Ignorance is not bliss.
Young people who are 20 years old should know how to dust, vacuum, do the laundry, and take care of themselves.
If they don't, their parents have failed them.
It is not the school's place, the church's place, the government's place, or my place, to teach a child who is now an adult how to put Pledge on a rag and not drown the furniture in polish. If a 20-year-old doesn't know that, then somebody somewhere along the way failed that kid.
Regardless of sex, an adult (that's somebody age 18 and older) should know how to fix food and clean. Those are basic life skills. If they can't do that, and apparently many cannot, then how in the world do parents expect them to accomplish anything at all?
They aren't going to. And maybe parents don't expect them to. I don't know.
I can't know. I have no children. I don't understand how it is to have the little darlings and to hug them and kiss them and keep them infantile until they are 30. You're right, I don't get that. I don't know why parents would not give children chores or include them as part of the household but instead set them apart as some "other" apparently always worthy of techno stuff and trophies, but never worthy of the time and attention needed to actually raise them to be decent, responsible citizens who are respectful of people around them.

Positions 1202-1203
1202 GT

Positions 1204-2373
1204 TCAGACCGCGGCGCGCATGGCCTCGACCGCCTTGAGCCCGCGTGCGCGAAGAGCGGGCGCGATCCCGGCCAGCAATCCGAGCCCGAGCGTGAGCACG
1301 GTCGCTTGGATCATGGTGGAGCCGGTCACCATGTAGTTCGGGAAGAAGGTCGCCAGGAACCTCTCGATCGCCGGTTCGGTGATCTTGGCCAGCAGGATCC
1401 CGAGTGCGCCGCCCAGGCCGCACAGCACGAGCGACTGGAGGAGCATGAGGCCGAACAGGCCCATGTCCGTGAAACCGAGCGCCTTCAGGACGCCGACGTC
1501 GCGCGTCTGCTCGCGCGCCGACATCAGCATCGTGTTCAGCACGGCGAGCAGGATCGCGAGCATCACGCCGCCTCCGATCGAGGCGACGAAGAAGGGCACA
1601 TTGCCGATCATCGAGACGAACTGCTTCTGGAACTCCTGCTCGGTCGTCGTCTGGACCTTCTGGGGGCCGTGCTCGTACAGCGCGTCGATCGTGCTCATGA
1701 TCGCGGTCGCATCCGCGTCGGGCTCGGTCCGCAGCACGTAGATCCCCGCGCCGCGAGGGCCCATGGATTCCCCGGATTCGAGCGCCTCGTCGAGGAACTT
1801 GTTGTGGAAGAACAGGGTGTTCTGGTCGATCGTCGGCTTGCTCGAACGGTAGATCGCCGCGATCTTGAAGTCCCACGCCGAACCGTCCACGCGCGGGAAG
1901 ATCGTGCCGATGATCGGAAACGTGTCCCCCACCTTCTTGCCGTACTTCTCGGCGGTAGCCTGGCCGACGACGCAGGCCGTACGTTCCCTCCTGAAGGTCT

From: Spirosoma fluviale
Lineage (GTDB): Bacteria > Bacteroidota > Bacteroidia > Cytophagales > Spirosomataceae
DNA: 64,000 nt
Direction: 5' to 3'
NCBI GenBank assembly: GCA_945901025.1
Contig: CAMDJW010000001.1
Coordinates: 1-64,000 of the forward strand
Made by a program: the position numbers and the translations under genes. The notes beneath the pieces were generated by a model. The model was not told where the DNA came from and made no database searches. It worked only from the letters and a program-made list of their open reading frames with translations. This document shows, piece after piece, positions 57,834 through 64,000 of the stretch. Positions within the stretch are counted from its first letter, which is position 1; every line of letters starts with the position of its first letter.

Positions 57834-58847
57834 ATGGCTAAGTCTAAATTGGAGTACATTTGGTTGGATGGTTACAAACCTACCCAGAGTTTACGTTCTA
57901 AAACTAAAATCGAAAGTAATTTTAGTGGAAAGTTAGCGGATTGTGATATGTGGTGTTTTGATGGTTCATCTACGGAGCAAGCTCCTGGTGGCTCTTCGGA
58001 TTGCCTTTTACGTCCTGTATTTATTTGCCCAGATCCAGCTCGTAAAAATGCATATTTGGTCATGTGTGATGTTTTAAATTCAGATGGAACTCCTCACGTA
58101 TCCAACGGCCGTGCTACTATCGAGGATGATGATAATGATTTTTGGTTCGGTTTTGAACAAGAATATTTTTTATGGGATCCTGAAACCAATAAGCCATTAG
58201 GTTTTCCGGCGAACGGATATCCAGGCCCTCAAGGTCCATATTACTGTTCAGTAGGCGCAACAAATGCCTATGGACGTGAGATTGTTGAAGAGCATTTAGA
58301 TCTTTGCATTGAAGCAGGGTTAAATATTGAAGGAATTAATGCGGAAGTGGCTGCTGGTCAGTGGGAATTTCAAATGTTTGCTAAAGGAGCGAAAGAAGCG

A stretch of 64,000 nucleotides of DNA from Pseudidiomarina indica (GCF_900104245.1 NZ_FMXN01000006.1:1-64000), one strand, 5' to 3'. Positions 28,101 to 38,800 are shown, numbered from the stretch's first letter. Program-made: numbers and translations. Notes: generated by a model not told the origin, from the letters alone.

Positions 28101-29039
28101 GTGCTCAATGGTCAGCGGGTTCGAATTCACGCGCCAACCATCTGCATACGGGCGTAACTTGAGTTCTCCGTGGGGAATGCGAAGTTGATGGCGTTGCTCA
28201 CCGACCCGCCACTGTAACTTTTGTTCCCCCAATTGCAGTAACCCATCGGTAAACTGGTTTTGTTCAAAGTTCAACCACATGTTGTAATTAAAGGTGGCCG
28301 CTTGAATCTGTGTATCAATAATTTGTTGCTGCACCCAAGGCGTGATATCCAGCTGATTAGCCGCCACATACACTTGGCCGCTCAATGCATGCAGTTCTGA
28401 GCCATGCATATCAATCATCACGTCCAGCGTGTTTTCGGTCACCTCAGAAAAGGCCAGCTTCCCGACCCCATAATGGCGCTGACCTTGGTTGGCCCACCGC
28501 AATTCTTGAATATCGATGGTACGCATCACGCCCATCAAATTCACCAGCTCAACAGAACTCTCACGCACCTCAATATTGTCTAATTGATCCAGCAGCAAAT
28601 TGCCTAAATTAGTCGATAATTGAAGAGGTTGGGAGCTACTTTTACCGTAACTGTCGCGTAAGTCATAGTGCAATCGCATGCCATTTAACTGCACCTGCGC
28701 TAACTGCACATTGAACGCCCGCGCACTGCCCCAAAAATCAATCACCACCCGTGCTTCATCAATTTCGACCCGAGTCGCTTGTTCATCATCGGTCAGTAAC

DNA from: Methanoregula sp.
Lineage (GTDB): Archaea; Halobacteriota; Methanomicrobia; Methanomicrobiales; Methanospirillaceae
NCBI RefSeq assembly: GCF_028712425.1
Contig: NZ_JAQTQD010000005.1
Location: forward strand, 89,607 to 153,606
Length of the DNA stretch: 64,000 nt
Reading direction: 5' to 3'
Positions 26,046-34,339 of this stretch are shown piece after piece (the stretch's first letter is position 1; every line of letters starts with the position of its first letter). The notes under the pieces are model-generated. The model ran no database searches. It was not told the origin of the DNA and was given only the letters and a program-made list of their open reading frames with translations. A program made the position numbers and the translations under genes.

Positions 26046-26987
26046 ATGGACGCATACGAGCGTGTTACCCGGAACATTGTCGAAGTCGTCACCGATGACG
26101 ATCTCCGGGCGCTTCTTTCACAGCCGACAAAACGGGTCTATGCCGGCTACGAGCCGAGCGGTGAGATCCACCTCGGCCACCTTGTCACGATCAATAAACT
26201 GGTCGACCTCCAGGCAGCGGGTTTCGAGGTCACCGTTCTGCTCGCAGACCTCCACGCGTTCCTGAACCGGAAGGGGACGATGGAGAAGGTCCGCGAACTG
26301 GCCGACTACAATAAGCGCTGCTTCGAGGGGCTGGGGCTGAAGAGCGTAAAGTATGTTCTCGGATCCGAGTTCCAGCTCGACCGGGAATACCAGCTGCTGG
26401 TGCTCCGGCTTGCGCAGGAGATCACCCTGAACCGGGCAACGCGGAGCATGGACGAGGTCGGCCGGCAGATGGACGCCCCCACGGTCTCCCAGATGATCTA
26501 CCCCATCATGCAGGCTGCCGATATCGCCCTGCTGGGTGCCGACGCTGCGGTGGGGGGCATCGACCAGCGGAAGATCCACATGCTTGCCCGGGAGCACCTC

My husband has for about a decade now complained about the young people who come in to his line of work and expect to start out at top pay. They don't know how to do anything and they don't want to learn. All they want to do is play video games on X-box and ride around on fire trucks. They don't understand, or care, that the firehouse has to be kept clean, that the trucks need maintenance, that learning to put out a fire safely requires hours upon hours of training.
Mom and Dad never told them they might have to break a sweat once in a while. It's such a surprise to them when they learn they have to work.
My brother, who is a CEO of a medium-sized corporation with multiple branches, has made the same complaint about young people who come to him for a job. They dress shabbily. They spend more time looking at their phones than answering questions in interviews. Their parents bring them to the interview! Why would he hire a person like that?
If a 14-year-old can't babysit, do chores, bake a supper, do the laundry, and clean up a room, if not the whole house, that child is not a successful kid. I don't care how many As or baseball trophies are in that kid's room. That kid can't take care of his or her self and is therefore a failure in basic self care.
My grandmother was giving birth to my mother when she was 14. Her six children were all potty-trained before they were two. I was potty-trained before I was two. Today I see young mothers on my Facebook page talking about whether or not their four-year-old is old enough to be potty trained. Please. I know a woman who had five kids who taught every single one of them to use the toilet before they turned a year old. They weren't damaged, and neither was I. But I predict a kid who is still pooping his pants at the age of four will be in therapy later in life.
Schools and colleges complain about these things - teachers talk about how little children know, how they can't even take care of basic things like washing up for lunch. Colleges complain about helicopters parents who hover over their children and keep them infantile. Why would a parent want to do that?